The Energy Storage Association is in the process of updating the ESA Index for 1998. If you have any changes or additions to your listing or that of your colleagues, please forward that information to the ESA as soon as possible. We hope to issue the 1998 Index at the Spring meeting in Phoenix.

1998 ESA Member Directory
This year the ESA will be preparing a directory of its membership that will include a discussion of the products and services offered by member companies. The directory will be available in electronic form via the ESA website.

We are asking members to please send us, preferably in electronic form, a brief write up about the company; information on your energy storage product and services; photos or other graphics, but in particular the company logo; contact name and information; and the URL address for a company website.

ESA Welcomes New Member, KEMA

The Energy Storage Association continues to stretch its membership boundary. In February 1998 KEMA Nederland B.V., a major Dutch utility became the second European ESA member. KEMA has been a participant in the International Energy Agency Annex IX and has its own storage research program. We will all have the opportunity to meet representatives from KEMA and hear more about their interest in energy storage at the ESA meeting in Phoenix.

Omnion and AC Battery Reunited

Delphi and Omnion believe the prospects for AC Battery” power quality products are substantial, particularly in light of the ever-increasing sophistication of manufacturing and data processing operations and the potential power supply problems that may occur as utility deregulation moves forward. AC Battery products offer unique technological advantages over competitive products in the field.

Trace Engineering and Statpower Technologies Announce Merger Plans

Trace Engineering Corporation of Arlington, Washington and Statpower Technologies Corporation of Burnaby, British Columbia, Canada signed a Letter of Intent to merge the two businesses in November of 1997. The merger, expected to be completed in the first quarter of 1998, will result in the world’s leading manufacturer of small electronic power inverters.
According to Trace Engineering President Bill Roppenecker, “Trace and Statpower make an excellent strategic fit. We have complimentary technologies, products, and market strengths. By joining forces we get the critical mass necessary to effectively serve the rapidly growing market for mobile and renewable power sources.”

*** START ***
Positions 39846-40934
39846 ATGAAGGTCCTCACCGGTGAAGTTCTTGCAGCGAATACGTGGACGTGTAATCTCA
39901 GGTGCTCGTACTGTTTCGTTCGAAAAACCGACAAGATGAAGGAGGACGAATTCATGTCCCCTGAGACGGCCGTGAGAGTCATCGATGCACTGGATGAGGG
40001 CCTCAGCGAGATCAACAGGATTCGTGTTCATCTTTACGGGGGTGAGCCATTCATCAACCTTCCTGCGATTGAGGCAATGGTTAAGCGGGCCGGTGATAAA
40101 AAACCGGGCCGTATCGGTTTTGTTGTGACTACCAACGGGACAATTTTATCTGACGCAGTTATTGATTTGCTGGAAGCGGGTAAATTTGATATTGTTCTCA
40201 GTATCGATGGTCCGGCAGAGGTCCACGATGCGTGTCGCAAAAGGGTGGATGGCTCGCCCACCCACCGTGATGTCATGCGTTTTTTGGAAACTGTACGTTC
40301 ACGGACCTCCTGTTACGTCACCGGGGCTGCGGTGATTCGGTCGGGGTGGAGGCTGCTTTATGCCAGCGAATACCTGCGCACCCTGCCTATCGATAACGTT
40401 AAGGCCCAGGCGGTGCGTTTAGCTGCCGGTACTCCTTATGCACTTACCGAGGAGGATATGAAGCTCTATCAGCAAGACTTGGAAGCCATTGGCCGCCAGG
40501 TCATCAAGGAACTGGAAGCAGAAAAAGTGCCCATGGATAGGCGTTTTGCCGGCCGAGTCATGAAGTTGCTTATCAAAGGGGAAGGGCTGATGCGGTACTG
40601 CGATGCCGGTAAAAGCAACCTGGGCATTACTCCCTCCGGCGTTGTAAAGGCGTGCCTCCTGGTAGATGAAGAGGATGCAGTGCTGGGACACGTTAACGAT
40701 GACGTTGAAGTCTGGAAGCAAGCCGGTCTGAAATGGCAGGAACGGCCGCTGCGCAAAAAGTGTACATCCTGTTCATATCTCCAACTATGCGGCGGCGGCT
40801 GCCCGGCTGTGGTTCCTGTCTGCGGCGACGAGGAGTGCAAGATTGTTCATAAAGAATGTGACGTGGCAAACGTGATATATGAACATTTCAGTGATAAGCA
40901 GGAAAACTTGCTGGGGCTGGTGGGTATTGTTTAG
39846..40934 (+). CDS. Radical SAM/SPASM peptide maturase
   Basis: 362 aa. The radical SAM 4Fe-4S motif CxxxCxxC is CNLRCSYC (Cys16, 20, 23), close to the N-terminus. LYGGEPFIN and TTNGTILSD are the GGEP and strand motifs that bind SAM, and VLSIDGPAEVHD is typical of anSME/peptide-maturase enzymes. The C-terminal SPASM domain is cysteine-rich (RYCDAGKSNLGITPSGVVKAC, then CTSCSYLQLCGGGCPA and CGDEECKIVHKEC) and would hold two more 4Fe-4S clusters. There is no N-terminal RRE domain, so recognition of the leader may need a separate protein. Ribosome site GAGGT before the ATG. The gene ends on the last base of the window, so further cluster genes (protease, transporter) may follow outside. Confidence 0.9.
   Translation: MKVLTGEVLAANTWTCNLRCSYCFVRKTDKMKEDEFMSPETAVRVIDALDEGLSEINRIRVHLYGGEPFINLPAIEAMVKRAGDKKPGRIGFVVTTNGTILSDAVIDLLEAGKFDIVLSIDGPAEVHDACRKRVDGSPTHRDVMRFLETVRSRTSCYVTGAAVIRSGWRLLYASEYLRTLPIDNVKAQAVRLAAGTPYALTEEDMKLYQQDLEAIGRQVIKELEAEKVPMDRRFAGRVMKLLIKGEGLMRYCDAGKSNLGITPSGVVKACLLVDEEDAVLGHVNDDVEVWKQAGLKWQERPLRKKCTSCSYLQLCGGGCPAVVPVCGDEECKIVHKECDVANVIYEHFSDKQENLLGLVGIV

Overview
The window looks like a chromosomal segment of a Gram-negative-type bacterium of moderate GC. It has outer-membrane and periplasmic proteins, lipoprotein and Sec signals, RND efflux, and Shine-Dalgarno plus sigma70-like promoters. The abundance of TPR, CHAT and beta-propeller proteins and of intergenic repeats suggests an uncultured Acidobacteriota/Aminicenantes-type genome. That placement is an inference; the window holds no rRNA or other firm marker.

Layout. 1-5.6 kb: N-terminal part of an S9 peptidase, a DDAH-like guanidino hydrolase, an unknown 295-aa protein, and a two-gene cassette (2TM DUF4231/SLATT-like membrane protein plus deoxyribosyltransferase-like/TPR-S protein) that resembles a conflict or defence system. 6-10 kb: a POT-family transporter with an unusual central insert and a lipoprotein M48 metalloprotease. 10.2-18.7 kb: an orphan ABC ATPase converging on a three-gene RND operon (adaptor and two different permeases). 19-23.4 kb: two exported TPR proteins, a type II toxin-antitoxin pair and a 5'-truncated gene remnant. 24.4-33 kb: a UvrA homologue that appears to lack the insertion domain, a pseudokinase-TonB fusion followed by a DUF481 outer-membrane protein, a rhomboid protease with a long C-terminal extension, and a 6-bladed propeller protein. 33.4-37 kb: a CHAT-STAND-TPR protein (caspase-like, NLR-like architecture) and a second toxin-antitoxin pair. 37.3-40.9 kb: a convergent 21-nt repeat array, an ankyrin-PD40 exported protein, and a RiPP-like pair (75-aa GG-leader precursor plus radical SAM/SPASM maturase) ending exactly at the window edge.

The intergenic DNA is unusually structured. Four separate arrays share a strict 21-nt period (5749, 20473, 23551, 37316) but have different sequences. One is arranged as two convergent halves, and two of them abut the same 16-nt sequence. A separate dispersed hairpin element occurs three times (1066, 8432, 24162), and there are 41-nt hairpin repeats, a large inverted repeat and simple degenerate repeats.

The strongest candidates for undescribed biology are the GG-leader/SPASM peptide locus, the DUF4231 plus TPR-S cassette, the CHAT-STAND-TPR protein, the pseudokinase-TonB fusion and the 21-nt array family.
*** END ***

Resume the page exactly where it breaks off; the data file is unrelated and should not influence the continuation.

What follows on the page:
Trace Engineering and Statpower Technologies develop and manufacture electric power inverters, battery chargers, and other power conversion products for a variety of markets including the recreational vehicle, marine truck, mobile office, backup power, and renewable energy markets.

Department of Energy 1999 Budget Request
The Administration has submitted its fiscal year 1999 budget request to Congress. The House and Senate are expected to begin hearings on the budget this month.

The budget for energy efficiency and renewable energy programs has jumped from $908 million in 1998 to a proposed $1,198 million in 1999. This increase of 32% will help to support the President’s proposed Climate Change Technology Initiative for clean energy research and development.

The budget request breakdown by major program offices is:

$322M – Utility
$167M – Industrial
$293M – Transportation
$ 34M – Federal Energy Management
$317M – Buildings, States & Communities

The energy storage program request for 1999 stands at $6 M up from $3.9 M in 1998, and includes funding for the ESA-backed Storage 2000 initiative. The Energy Storage Association backed the recommendation of the President’s Council of Advisors on Science and Technology (PCAST) to increase the energy storage program budget to $20 M in 1999 to support renewable generation and storage programs. The ESA will work with the Sustainable Energy Coalition to continue to push for the PCAST budget recommendations during appropriations hearings in Congress.

Excerpts from the President’s State of The Union Address

In his State of the Union Address in January, President Clinton introduced his proposal for $3.6 billion in tax incentives over the next five years that will go directly to consumers in an effort to get advanced energy efficiency and renewable energy technologies into the marketplace.

Some specific tax credits include:

– 20% credit on purchase price for energy-efficient building equipment which includes: fuel cells, electric heat pump water heaters, advanced natural gas and residential size electric heat pumps, and advanced central air conditions;
– 15% credit for qualified investment up to a maximum of $1,000 for solar water heating systems and $2000 for rooftop photovoltaic systems;